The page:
Chemical-related nonneoplastic lesions were observed in the lungs of male and female rats exposed to concentrations of 2.5 mg/m3 or higher, and the severity of these lesions generally increased with exposure concentration. Accumulation of alveolar macrophages, many of which contained black, granular pigment, was generally observed in all exposed groups of males and females, and increased incidences of inflammation occurred in males and females exposed to 2.5 mg/m3 or higher. In addition, lymphoid hyperplasia and pigment occurred in the bronchial and mediastinal lymph nodes of 2.5, 5, and 10 mg/m3 males and females.

The concentration of nickel oxide in the lungs of 0.6, 2.5, and 10 mg/m3males was greater than in the lungs of controls at 4, 9, and 13 weeks, and nickel continued to accumulate in the lung at the end of the 13-week exposures (4 weeks, 33 to 263 mg nickel/g lung; 9 weeks, 53 to 400 mg/g lung; 13 weeks, 80 to 524 mg/g lung).

13-WEEK STUDY IN MICE

Groups of 10 male and 10 female B6C3F1 mice were exposed to 0, 0.6, 1.2, 2.5, 5, or 10 mg nickel oxide/m3 by inhalation for 6 hours per day, 5 days per week for 13 weeks. Additional groups of six male and six female mice were exposed to 0, 0.6, 2.5, or 10 mg/m3 for tissue burden studies. No exposure-related deaths occurred among core study animals, final mean body weights of exposed male and female mice were similar to those of the controls, and no clinical findings in any group were related to nickel oxide exposure. Hematocrit values and erythrocyte counts in 5 and 10 mg/m3 females were minimally greater than those of the controls, as was the hemoglobin concentration in 5 mg/m3 females. Absolute and relative lung weights of 10 mg/m3 males and females were significantly greater than those of controls, and absolute and relative liver weights of 10 mg/m3 males were significantly less than those of controls.

Accumulation of alveolar macrophages, many of which contained pigment particles, occurred in all groups of mice exposed to nickel oxide. Inflammation (chronic active perivascular infiltrates or granulomatous) occurred in 2.5, 5, and 10 mg/m3 males and females. In addition, lymphoid hyperplasia and pigment occurred in the bronchial lymph nodes of males and females exposed to 2.5 mg/m3 or higher.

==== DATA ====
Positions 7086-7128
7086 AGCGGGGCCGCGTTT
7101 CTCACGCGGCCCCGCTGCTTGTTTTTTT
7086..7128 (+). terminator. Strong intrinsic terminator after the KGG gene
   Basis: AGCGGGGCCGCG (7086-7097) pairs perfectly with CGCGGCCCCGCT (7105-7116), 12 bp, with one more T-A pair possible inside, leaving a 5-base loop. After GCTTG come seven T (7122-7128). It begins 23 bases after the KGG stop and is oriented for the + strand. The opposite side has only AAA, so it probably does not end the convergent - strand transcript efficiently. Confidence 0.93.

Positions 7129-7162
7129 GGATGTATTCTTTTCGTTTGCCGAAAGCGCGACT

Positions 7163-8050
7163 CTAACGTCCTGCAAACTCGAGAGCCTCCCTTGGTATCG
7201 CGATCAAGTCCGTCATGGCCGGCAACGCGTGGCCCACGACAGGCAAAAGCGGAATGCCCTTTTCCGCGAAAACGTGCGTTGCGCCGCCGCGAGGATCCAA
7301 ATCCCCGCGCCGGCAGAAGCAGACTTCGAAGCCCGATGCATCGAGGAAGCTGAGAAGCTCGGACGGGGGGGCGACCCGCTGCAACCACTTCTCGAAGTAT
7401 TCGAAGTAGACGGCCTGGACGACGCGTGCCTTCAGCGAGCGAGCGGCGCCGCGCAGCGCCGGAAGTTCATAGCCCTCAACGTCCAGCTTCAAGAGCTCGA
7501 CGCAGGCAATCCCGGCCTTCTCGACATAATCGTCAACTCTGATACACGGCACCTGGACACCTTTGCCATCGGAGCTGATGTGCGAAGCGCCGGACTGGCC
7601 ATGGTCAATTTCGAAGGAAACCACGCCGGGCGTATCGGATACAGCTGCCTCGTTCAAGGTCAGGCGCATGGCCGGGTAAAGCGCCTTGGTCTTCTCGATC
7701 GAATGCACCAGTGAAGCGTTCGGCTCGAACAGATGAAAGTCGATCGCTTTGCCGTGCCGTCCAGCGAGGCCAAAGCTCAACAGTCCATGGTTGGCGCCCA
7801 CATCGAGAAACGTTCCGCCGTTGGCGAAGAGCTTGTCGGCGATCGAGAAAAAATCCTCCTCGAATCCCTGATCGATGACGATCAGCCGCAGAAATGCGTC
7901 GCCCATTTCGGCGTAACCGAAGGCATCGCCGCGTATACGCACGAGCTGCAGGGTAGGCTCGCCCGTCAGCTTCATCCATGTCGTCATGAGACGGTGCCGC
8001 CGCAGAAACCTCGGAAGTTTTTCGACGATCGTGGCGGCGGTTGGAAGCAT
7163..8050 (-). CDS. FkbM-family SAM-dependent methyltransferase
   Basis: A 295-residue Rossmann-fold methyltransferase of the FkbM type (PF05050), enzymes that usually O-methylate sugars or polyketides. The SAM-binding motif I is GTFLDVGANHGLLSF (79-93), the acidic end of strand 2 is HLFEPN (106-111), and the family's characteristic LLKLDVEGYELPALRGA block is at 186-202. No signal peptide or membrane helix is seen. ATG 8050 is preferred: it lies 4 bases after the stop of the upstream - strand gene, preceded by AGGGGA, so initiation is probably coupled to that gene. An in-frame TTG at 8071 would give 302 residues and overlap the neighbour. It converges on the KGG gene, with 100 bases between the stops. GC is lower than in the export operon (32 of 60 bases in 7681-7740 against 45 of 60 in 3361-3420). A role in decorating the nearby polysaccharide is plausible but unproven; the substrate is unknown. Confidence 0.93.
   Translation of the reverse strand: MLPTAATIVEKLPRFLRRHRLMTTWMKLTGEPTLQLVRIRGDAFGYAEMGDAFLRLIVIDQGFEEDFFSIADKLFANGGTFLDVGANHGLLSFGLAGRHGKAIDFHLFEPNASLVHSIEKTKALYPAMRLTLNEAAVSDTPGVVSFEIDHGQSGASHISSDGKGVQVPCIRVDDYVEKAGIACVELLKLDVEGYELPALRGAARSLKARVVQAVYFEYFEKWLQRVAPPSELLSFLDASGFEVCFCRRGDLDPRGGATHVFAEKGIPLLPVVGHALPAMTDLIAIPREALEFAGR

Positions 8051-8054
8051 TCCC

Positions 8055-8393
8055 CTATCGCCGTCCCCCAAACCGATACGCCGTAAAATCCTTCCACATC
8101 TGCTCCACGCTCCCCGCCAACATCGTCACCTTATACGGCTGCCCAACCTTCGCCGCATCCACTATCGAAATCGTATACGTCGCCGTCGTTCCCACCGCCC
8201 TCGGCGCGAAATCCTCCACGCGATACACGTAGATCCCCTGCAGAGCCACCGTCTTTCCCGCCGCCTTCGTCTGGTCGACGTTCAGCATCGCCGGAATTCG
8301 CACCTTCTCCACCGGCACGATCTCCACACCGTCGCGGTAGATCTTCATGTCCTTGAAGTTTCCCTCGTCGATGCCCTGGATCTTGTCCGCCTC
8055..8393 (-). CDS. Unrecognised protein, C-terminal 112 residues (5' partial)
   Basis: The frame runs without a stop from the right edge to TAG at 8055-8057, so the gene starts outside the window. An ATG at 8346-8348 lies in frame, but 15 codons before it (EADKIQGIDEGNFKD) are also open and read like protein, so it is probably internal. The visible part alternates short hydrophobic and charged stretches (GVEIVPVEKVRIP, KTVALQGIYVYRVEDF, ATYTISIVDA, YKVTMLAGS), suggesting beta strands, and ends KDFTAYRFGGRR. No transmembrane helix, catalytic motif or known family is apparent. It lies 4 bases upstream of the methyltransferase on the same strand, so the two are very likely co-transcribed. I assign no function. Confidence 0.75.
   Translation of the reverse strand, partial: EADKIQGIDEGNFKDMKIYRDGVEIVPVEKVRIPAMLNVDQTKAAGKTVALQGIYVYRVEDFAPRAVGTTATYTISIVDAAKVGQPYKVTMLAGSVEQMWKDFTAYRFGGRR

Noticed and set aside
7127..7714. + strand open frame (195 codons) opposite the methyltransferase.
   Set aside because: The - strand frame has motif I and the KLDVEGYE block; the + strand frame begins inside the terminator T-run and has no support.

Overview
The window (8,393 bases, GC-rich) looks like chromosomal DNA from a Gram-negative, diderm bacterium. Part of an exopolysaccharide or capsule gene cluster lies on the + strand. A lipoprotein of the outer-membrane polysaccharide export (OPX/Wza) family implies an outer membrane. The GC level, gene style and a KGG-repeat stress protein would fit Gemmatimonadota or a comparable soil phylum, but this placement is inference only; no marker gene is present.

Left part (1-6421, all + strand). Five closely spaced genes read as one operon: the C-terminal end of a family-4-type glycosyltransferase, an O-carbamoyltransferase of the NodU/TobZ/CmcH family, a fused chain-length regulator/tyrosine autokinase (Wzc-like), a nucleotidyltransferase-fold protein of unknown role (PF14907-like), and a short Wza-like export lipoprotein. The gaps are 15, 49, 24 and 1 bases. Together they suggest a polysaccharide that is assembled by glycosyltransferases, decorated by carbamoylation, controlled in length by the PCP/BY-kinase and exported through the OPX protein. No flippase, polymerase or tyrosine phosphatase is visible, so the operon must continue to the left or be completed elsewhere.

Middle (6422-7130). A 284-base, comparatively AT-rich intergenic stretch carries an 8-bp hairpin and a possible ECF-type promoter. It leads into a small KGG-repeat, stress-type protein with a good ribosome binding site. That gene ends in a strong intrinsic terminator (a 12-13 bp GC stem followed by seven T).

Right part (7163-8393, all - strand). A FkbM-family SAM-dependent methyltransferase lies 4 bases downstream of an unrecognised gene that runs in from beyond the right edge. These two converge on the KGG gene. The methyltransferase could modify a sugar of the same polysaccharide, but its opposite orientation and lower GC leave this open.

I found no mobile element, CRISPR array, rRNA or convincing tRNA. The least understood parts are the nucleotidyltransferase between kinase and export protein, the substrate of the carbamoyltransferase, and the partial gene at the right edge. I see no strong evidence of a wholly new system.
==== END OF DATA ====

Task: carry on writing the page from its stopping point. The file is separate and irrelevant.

The concentration of nickel in the lung was greater than that of controls in 0.6, 2.5, and 10 mg/m3 males at 13 weeks (42 to 736 mg nickel/g lung).

2-YEAR STUDY IN RATS

Survival, Body Weights, Clinical Findings, and Hematology
Groups of 65 male and 65 female F344/N rats were exposed to 0, 0.62, 1.25, or 2.5 mg nickel oxide/m3 (equivalent to 0, 0.5, 1.0, or 2.0 mg nickel/m3) by inhalation for 6 hours per day, 5 days per week for 104 weeks. Survival of exposed male and female rats was similar to that of the controls. Mean body weights of 1.25 mg/m3 females and 2.5 mg/m3 males and females were slightly lower than those of the controls during the second year of the study. No chemical-related clinical findings were observed in male or female rats during the 2-year study. No chemical-related differences in hematology parameters were observed in male or female rats at the 15-month interim evaluation.

Pathology Findings
Absolute and relative lung weights of 1.25 and 2.5 mg/m3 males and females were significantly greater than those of the controls at 7 and 15 months. At 2 years, there were exposure-related increased incidences of alveolar/bronchiolar adenomas alveolar/bronchiolar adenoma or carcinoma (combined) in males and females. Incidences of atypical alveolar epithelial hyperplasia in the lungs generally increased with increasing exposure concentration in male and female rats. Chronic inflammation of the lung was observed in most exposed rats at 7 and 15 months and at 2 years; the incidences in exposed males and females at 2 years were significantly greater than those in the controls, and the severity of the inflammation increased in exposed groups. The incidences of pigmentation in the alveolus of exposed groups of males and females were significantly greater than those of the controls at 7 and 15 months and at 2 years.

Pigmentation in the bronchial lymph nodes similar to that in the lungs was observed in all exposure groups with the exception of 0.62 mg/m3males and females at 7 months. Lymphoid hyperplasia was observed in the bronchial lymph nodes of 1.25 and 2.5 mg/m3 males and females at 7 and 15 months, and the incidence at 2 years generally increased with exposure concentration.

At 2 years, there was an exposure-related increase in the incidence of benign pheochromocytoma in males and females. The incidences of benign pheochromocytoma and adrenal medulla hyperplasia in 2.5 mg/m3 females and the incidence of benign or malignant pheochromocytoma (combined) in 2.5 mg/m3 males were significantly greater than those in the controls.